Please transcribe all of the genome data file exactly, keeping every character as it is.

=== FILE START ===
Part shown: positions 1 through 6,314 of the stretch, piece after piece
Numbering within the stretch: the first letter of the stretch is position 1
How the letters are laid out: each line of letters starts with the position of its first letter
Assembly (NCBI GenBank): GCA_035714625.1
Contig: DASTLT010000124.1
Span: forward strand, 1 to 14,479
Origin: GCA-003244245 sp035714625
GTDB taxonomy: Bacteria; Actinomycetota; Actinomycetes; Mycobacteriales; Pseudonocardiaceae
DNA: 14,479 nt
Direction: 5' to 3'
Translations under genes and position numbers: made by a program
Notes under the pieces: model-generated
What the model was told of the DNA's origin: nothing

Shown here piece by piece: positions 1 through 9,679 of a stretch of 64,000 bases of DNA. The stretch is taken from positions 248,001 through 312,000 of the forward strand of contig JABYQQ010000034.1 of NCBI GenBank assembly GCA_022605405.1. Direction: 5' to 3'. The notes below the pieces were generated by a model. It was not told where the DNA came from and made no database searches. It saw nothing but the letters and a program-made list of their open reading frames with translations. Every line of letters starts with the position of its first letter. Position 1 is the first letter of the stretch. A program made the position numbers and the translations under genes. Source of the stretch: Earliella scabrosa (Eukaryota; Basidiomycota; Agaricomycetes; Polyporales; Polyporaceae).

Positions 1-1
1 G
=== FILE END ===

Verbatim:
Part shown: positions 1 through 6,314 of the stretch, piece after piece
Numbering within the stretch: the first letter of the stretch is position 1
How the letters are laid out: each line of letters starts with the position of its first letter
Assembly (NCBI GenBank): GCA_035714625.1
Contig: DASTLT010000124.1
Span: forward strand, 1 to 14,479
Origin: GCA-003244245 sp035714625
GTDB taxonomy: Bacteria; Actinomycetota; Actinomycetes; Mycobacteriales; Pseudonocardiaceae
DNA: 14,479 nt
Direction: 5' to 3'
Translations under genes and position numbers: made by a program
Notes under the pieces: model-generated
What the model was told of the DNA's origin: nothing

Shown here piece by piece: positions 1 through 9,679 of a stretch of 64,000 bases of DNA. The stretch is taken from positions 248,001 through 312,000 of the forward strand of contig JABYQQ010000034.1 of NCBI GenBank assembly GCA_022605405.1. Direction: 5' to 3'. The notes below the pieces were generated by a model. It was not told where the DNA came from and made no database searches. It saw nothing but the letters and a program-made list of their open reading frames with translations. Every line of letters starts with the position of its first letter. Position 1 is the first letter of the stretch. A program made the position numbers and the translations under genes. Source of the stretch: Earliella scabrosa (Eukaryota; Basidiomycota; Agaricomycetes; Polyporales; Polyporaceae).

Positions 1-1
1 G